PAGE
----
Earlier, I attended a conference on queer theory, game studies, and game design. This inspired in me several topic ideas. I will start with the one that is most directly related, and most reactionary. One of the conference's major themes was how to find queerness in games beyond the literal inclusion of queer characters. Queerness isn't just in the characters, it's in the image of gamers, in the broader narrative themes, in the way we play games, and in the design and mechanics.
There are many great ideas in there. But some ideas... Well, they're "productive" ideas in the sense that it's helpful to discuss them, but they're ultimately bad ideas IMO. In particular, several conference speakers decided that queerness in games can mean conforming to their particular ideas about progressive (and transgressive) game design.
For example, it was repeated many times that queerness means choices in your video games. Queerness means transgressing the prescriptive definitions of a "game" made by formalists. Queerness is playing a game and making your own objective rather than using the one designated by the designer. One presenter even said queerness means fluidity in the rules of the game (this being the context of tabletop RPGs).
The overall message I seem to be getting is that queerness is Indie. Which maybe sounds just a little too much like self-flattery when it's coming from a bunch of queer indie game designers and queer indie game lovers.
Don't get me wrong, I love indie games. These days I've been playing more AAA games, but indie games are often the ones pushing the envelope, ultimately resulting in a better future for all games. But though queerness is great and progressive game design is great, they don't really seem to be the same thing.
If queerness is reduced to themes of human variance, fluidity, and transgressing norms, then you'll find these themes everywhere you want to find them. (You'll find these themes in AAA games too, but I think people at this conference were less interested in finding them there. It was said during the conference that buying AAA games is
supporting capitalism, but we shouldn't shame people
who do it because maybe they just don't have the cultural capital to
really be aware of the indie games out there.) And yes this is a problem.
It's sort of like... Dumbledore being gay in Harry Potter. Author J. K. Rowling said that Dumbledore was gay, but it's not really clear from the books themselves. So the bottom line is that this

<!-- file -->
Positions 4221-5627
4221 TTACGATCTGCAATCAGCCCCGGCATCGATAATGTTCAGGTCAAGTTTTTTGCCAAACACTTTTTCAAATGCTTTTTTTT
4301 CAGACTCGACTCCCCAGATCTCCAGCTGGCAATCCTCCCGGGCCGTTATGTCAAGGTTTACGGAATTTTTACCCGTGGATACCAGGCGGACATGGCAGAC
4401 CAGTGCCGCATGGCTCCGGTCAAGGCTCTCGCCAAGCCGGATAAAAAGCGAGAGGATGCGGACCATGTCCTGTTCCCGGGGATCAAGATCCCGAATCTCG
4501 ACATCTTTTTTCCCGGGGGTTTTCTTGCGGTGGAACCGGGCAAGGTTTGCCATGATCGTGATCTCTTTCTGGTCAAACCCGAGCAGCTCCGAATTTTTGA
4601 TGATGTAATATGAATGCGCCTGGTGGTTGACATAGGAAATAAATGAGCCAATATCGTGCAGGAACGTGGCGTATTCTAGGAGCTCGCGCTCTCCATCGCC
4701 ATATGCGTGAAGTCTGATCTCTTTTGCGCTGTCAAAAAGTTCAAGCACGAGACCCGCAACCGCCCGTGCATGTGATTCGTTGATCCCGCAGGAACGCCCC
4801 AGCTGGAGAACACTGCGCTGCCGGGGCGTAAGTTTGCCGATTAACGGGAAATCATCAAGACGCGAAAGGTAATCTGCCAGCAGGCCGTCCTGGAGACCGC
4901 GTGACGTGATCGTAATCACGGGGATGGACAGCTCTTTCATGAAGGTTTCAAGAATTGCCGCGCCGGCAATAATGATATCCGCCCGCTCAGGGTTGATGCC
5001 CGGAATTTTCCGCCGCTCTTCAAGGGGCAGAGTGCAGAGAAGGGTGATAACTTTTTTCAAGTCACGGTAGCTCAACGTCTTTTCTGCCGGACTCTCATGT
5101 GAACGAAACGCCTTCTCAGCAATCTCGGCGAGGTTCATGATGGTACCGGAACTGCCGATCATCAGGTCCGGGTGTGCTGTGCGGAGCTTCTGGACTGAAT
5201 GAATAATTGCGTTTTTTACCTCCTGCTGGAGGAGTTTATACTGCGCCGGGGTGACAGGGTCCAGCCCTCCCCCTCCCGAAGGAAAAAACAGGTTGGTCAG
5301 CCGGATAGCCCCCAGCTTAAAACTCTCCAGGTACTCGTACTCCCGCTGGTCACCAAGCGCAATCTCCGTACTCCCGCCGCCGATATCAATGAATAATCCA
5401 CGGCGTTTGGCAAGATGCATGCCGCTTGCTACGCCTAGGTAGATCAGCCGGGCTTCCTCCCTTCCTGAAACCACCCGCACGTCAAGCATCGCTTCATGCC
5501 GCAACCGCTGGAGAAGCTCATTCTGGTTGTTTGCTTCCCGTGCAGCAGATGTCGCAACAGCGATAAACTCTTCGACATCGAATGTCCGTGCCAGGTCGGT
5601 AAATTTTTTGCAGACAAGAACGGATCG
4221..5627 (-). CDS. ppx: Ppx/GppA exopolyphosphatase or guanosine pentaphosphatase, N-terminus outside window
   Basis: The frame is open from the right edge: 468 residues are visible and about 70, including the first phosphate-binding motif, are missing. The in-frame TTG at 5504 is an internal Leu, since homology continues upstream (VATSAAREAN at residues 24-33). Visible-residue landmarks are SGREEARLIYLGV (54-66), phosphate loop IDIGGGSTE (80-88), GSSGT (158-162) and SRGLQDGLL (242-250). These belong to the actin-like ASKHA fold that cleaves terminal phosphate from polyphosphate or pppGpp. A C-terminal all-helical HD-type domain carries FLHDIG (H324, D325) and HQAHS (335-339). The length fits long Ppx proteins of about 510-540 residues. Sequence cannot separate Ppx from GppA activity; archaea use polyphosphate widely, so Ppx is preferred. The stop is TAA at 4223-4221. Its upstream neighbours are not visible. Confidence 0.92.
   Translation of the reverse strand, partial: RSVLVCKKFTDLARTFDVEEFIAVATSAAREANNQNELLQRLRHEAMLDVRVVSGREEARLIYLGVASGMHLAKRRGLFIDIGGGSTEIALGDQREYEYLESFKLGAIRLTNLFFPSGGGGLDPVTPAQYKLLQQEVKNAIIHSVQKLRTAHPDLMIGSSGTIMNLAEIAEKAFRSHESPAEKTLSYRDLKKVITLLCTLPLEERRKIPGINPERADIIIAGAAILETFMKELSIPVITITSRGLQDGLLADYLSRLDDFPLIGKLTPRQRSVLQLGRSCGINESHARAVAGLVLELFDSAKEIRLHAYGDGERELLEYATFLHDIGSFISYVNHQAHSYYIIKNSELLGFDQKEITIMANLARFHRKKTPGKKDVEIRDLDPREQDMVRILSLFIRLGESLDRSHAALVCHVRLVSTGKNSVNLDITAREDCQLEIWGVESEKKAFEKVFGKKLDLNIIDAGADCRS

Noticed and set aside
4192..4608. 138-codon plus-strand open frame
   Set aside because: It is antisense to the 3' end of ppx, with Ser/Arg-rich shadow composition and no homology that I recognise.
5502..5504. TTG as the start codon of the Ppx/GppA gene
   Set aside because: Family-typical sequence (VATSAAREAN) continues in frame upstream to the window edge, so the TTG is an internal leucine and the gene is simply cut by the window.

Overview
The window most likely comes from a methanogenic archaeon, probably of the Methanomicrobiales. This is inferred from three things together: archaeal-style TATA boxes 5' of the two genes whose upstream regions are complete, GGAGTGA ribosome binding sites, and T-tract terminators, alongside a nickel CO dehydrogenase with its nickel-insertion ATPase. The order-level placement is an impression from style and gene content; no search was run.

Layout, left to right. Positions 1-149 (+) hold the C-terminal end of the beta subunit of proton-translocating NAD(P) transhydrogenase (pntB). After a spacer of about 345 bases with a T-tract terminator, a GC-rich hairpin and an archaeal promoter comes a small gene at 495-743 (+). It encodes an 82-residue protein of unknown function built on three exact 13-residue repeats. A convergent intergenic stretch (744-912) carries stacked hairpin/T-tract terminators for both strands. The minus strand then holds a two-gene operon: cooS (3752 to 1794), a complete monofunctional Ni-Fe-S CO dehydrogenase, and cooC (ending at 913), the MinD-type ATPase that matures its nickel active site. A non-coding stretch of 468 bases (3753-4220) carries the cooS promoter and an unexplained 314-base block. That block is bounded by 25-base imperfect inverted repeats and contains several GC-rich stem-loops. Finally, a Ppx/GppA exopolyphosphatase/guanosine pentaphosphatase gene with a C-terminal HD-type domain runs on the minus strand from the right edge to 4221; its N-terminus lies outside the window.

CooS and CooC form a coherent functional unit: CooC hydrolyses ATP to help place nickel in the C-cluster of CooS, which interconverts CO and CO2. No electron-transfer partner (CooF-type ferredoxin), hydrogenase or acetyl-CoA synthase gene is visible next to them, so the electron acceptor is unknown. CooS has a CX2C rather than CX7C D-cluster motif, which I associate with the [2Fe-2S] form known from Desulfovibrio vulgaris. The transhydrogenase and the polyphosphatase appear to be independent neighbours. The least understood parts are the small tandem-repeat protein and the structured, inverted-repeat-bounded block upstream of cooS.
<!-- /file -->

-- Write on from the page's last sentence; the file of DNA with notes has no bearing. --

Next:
queer "representation" may not be satisfactory to many queer readers. Therefore, it's best not to overplay the queerness of Dumbledore, because frankly we can do better than that.
Similarly, it's best not to overplay the queerness in games, because
many queer people are not going to be satisfied just by progressive game
design, and we can do much better than that.
I can also imagine other problems with equating queerness and indie gaming. Imagine a queer person feeling that their queer cred is under question because they are disinterested in indie games. I don't think this is a likely scenario, but it could be likely if the queer indie ideology at this conference were widespread. It's even more problematic to say that fluid game rules are queer, because even when it comes to sexuality, queer does not necessarily mean fluid. Plenty of trans people felt they were always the gender that they are, and plenty of bi people do not feel that their orientation fluctuates from gay to straight (which is a common misconception about bi people).
If progressive game design means bucking some common sexist, racist, cissexist, or heterosexist conventions, then sure, that's more queer. It would be great to come up with new fantasy races, rather than the rather racist ones inherited from Tolkien. It would be great to have some new mechanics which make it easier to
tell stories about groups in relation to society (rather than the usual stories about a single straight white male hero). It would be great to offer the player more choices about character genders (ie more than two) and sexualities. New ideas in narrative and game design are essential to improving the experience of queer players, but progressive game design in itself is not sufficient.